Guinea Pig Breeding

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Before any decision is made to breed from your pet, regardless of species, remeber that there are many pet's in resuce homes that are in need of rehoming.   You must ensure you have a plan for the off-spring and the responsibility you have to them as the owner, if you are unable to find suitable homes.   Guinea Pigs can have large litters of up to 7, a lot of Guinea Pigs that will need a loving forever home.   If you do not plan to keep all of the off-spring find out if there is a market for them - and by that we mean friends and family.   Baby animals are very cute, but they will grow.   Guinea Pigs reach sexual maturity at a VERY early age.  But if you have ticked all the boxes and are ready to breed from your Guinea Pig, the following advice will help you ...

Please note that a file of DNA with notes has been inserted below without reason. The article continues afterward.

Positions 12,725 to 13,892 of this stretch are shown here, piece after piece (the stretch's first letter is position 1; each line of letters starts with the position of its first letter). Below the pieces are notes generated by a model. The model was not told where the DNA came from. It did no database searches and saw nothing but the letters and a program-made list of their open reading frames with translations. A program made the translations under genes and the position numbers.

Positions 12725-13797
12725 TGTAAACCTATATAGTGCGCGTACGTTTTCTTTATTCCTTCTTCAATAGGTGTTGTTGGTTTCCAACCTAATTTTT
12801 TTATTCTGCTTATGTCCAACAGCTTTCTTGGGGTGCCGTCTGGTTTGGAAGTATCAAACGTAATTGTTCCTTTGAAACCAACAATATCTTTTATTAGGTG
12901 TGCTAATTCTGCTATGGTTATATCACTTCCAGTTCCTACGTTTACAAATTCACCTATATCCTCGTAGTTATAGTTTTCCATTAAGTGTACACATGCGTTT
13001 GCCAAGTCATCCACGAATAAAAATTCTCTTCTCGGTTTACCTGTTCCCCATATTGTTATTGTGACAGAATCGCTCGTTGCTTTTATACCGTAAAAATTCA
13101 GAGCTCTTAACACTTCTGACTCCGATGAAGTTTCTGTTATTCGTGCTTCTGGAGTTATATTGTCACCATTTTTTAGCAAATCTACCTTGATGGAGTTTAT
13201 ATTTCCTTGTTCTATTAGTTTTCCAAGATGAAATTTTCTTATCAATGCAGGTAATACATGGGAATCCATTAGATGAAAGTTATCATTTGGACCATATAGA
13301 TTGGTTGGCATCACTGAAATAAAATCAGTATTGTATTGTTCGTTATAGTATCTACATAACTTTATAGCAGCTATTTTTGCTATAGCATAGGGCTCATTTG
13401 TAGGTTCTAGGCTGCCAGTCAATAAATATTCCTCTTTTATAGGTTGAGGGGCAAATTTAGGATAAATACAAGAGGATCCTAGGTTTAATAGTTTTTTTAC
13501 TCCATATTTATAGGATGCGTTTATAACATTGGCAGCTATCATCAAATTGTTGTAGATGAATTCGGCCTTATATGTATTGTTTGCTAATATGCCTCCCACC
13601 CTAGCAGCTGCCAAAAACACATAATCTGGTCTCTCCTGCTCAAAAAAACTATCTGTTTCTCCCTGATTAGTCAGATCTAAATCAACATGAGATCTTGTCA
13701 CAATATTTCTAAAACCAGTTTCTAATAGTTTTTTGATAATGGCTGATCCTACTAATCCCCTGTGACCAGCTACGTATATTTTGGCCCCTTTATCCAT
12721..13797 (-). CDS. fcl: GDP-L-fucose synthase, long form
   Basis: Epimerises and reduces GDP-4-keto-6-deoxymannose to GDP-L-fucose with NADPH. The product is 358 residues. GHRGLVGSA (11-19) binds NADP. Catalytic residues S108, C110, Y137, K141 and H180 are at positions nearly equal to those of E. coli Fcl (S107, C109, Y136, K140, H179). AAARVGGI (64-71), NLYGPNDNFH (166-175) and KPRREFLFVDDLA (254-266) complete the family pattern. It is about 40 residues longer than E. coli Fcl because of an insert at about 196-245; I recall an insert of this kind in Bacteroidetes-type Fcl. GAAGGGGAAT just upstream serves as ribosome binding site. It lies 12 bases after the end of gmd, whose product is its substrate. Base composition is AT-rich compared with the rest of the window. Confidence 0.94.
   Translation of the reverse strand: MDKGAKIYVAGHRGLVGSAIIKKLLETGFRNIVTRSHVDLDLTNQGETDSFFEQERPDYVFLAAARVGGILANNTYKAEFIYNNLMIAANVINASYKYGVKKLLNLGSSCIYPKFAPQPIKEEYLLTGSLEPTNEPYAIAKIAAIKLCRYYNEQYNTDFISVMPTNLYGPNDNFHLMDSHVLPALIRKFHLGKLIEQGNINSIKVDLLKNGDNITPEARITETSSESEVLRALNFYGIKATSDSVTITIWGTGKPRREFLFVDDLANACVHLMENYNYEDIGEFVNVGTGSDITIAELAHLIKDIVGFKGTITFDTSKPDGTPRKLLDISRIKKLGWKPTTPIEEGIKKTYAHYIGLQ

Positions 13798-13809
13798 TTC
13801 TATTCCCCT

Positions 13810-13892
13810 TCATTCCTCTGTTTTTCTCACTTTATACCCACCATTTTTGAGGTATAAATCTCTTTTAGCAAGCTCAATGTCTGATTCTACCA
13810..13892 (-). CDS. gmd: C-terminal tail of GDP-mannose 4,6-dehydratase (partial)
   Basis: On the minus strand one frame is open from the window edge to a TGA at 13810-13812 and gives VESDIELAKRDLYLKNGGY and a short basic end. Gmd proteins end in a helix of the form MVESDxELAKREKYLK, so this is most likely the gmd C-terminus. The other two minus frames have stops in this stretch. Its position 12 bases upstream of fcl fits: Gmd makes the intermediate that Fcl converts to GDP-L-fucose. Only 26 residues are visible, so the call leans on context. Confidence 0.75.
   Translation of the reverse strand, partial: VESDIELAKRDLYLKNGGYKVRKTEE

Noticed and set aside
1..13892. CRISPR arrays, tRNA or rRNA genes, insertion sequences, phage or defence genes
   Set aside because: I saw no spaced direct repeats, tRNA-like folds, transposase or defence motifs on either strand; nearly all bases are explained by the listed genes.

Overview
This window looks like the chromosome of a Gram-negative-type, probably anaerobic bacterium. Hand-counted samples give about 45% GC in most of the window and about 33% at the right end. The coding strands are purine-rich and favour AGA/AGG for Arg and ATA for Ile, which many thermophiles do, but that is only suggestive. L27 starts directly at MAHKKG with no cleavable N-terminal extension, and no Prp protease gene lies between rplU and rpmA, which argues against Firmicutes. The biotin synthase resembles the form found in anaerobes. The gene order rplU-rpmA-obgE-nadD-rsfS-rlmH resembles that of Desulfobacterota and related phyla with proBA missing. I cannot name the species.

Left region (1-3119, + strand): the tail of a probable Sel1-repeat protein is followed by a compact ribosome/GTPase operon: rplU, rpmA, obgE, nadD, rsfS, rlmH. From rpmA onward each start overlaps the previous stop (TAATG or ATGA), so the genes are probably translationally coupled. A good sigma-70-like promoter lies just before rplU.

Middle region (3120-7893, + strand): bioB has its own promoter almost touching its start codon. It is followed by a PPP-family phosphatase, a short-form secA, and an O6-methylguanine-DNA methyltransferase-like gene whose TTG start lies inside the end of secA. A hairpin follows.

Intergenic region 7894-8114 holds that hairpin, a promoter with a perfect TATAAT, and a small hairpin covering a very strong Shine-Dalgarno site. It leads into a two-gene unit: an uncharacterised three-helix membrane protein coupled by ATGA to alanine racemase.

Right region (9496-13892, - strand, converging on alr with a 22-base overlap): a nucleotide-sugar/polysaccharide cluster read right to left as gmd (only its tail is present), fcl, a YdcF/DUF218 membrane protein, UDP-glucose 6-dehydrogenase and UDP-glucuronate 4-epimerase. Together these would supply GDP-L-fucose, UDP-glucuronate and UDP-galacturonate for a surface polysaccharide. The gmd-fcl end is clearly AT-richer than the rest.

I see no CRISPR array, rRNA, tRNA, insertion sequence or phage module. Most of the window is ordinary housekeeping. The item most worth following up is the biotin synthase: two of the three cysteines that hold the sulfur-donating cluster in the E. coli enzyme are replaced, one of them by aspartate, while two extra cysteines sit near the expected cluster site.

It is advisable to bring your Guinea Pigs to us for a full check up, before breeding commences. They need to be in good health to produce healthy offspring. Overweight and underweight Guinea Pigs should not be bred from. 

Male Guinea Pigs become sexually active around 8-10 weeks old and females between 4-5 weeks. 

The female is pregnant for 65-72 days and the offspring are fully formed, eyes open and eating solid food within 24 hours, as well as feeding from their mum. 

Guinea Pigs can become pregnant as early as 12 weeks and alarmingly can become pregnant up to five times a year, even straight after giving birth! 

Guinea Pigs need to have their first litter before they are a year old. This is before their pelvis fuses, narrowing the birth canal. If their first litter is after this time they will have difficulty in giving birth and should not be bred from. 

Male Guinea Pigs can be castrated and for most pet owners wanting to keep male and female Guinea Pigs together this is the best advice. 

Guinea Pigs have a life expectancy of 4-7 years.

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